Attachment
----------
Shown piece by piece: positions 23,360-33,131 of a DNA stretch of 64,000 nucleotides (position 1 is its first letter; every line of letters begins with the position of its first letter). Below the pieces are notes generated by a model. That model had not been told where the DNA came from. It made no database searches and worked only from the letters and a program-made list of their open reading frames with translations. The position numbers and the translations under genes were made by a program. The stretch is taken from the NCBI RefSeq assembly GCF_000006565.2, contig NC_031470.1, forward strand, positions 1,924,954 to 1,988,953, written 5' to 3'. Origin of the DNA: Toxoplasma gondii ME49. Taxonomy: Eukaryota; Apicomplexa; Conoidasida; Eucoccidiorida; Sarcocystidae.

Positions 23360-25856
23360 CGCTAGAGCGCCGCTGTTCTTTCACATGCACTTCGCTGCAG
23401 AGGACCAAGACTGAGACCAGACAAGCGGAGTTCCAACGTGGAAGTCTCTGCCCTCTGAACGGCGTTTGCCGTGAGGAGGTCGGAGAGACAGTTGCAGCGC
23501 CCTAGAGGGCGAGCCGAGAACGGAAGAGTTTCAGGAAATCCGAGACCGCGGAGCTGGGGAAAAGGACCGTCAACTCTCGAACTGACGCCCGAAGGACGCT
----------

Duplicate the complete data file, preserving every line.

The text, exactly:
Shown piece by piece: positions 23,360-33,131 of a DNA stretch of 64,000 nucleotides (position 1 is its first letter; every line of letters begins with the position of its first letter). Below the pieces are notes generated by a model. That model had not been told where the DNA came from. It made no database searches and worked only from the letters and a program-made list of their open reading frames with translations. The position numbers and the translations under genes were made by a program. The stretch is taken from the NCBI RefSeq assembly GCF_000006565.2, contig NC_031470.1, forward strand, positions 1,924,954 to 1,988,953, written 5' to 3'. Origin of the DNA: Toxoplasma gondii ME49. Taxonomy: Eukaryota; Apicomplexa; Conoidasida; Eucoccidiorida; Sarcocystidae.

Positions 23360-25856
23360 CGCTAGAGCGCCGCTGTTCTTTCACATGCACTTCGCTGCAG
23401 AGGACCAAGACTGAGACCAGACAAGCGGAGTTCCAACGTGGAAGTCTCTGCCCTCTGAACGGCGTTTGCCGTGAGGAGGTCGGAGAGACAGTTGCAGCGC
23501 CCTAGAGGGCGAGCCGAGAACGGAAGAGTTTCAGGAAATCCGAGACCGCGGAGCTGGGGAAAAGGACCGTCAACTCTCGAACTGACGCCCGAAGGACGCT